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Epipremnum pinnatum


Botanical Name

Epipremnum pinnatum


Adpendix laciniata Rumph, Pothos pinnata Linn., Rhaphidophora vitiensis Schott.  [1]



Vernacular Names

Malaysia Money plant, Dragon Tail Plant
South Pacific Rauv aru (Rotuman); Wa yalu, Alu, Naca, Yalu (Fiji); Lau mai’a, Fuel au fao (Samoa); Alu (Tonga); Vropka (Papua New Guinea); Ragdalo (Vanuatu)  [2] [4] [5] [6]


Epipremnum pinnatum is a member of the Araceae family. It is a small stout climber. The leaves are alternate ovate to oblong 25 – 45 cm long. The juvenile form is entire but become deeply dissected in the adult form. The spathe is whitish and about 10 cm long. [3] [6]


It is commonly found in the rainforest ranging from Myanmar to the Philippines and the South Pacific Islands. [6]

Plant Use

It has been introduced globally as an ornamental plant. In the Fiji Islands the stem is believed to have contraceptive properties while the liquid expressed from the stem is used as menstrual regulator and promoter of fertility. [6]

Toxic Parts

Stem and leaves


Water-insoluble calcium oxalate raphides. Mechanism of action is basically mechanical stimulation of the crystalline calcium oxalate needles which is released in a projectile fashion upon chewing. The needles upon penetrating the mucous membrane excite the release of histamine and other inflammatory mediators. [7]

Risk Management

The used of this plant as an ornamental is not widespread, however, recently in Malaysia it has been promoted as an anticancer remedy amongst the Chinese community. If proper method of detoxifying it is carried out, there should not be much danger of poisoning.

Clinical Findings

Upon chewing on the leaf an immediate intense pain in the mouth occurs. This will automatically limit the progress of poisoning. [7]


Prehospital care:

1.     Remove all traces of plant material from areas contaminated with it i.e. mouth, eye and skin, immediately. Rescuers should ensure they are protected from contact with these plant materials.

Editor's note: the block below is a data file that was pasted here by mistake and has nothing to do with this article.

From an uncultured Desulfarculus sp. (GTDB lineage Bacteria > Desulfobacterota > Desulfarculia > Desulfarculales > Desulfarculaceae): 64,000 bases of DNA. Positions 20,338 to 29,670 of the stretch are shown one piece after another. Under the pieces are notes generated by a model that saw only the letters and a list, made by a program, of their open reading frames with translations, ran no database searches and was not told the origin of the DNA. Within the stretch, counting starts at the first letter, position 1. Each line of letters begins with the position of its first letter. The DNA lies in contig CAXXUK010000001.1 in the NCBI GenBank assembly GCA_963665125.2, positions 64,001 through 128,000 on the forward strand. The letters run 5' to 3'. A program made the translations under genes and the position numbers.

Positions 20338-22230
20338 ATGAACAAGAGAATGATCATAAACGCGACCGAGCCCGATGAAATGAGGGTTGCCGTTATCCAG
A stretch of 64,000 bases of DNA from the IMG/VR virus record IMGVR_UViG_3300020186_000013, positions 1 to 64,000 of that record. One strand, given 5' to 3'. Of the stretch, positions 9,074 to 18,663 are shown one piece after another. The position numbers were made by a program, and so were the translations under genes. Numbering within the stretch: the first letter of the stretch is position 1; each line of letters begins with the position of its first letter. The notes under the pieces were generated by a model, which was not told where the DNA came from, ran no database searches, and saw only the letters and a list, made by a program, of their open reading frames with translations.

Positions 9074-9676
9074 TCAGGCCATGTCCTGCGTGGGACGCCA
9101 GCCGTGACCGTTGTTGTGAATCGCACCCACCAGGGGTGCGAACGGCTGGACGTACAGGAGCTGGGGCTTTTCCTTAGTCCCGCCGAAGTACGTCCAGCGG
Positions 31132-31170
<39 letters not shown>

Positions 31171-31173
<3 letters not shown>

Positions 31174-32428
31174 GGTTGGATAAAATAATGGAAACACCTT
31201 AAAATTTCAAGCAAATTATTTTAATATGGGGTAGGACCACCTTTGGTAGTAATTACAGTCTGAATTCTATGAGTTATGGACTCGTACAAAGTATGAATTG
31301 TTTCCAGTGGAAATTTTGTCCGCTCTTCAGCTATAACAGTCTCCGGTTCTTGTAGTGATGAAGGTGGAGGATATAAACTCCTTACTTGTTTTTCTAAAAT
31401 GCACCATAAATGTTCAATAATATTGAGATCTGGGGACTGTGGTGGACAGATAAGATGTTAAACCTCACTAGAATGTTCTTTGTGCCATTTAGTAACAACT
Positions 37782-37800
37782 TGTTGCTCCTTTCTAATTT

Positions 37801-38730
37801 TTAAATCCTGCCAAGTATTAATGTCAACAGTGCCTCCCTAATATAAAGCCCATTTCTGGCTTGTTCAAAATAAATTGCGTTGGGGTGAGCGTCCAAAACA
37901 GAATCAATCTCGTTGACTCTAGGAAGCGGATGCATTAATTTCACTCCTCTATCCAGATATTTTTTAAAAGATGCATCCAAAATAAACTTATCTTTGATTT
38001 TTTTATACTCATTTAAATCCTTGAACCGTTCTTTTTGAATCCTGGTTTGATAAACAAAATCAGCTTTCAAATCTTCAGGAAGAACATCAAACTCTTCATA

2.     Exposed areas should be copiously irrigates with water.

3.     If ingested, the mouth should be repeatedly rinsed with cool water or a demulcent.

4.     Provide analgesics if pain is severe.

Emergency Department care

1.     Oral exposure – Asses airway for any signs of compromise. Those without compromised airway can be given cold liquids, crushed ice or ice cream for relief. Keeping or swishing antihistamine liquid like diphenhydramine in the mouth can provide local anaesthetic and antihistaminic effects. Those with evidence of laryngeal oedema can be treated with antihistamines and observed or better admitted until oedema subsides.

2.     Eye exposures – Copious irrigation with water. Rule out corneal involvement by performing slit-lap examination with fluorescein staining.


3.   Skin exposures – Washing with soap and water suffice, and local wound care it there exist any wounds. Some people may develop contact dermatitis. [7] [8]


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  1) Botanical Info


1.     Dassanayake MD., A Revised Handbook of the Flora of Ceylon Volume VI, Model Press, New Delhi 1988 pg. 32

2.     Glen HF., Cultivated Plants of Southern Africa: Botanical Names, Common Names, Origin Jacana Education, Johannesburg, 2002, pg. 48

3.     Keng H., Chin SC., Tan HTW., The Concise Flora of Singapore: Monocotyledons, Volume 2 Singapore University Press Singapore 1998 pg. 41

4.     Ng PKL., Tan HTW., Singapore Biodiversity: An Encyclopedia of the Natural Environment and Sustainable Development Raffles Museum of Biodiversity Research 2011, pg. 229

5.     Inia EKM., A New Rotuman Dictionary: An English-Rotuman Wordlist, University of South Pacific, Fiji 1998, pg. 100

6.     Cambie RC., Brewis A., Anti-Fertility Plants of the Pacific, CSIRO Publishing, Collingwood, 1997 pg. 30

7.     Nelson L, Shih RD, Balick MJ. Handbook of Poisonous and Injurious Plants. New York Botanical Garden New York 2007; p. 98 – 99.

8.    Oxalate Poisoning. [Cited on 2011 April 20]. Available from:

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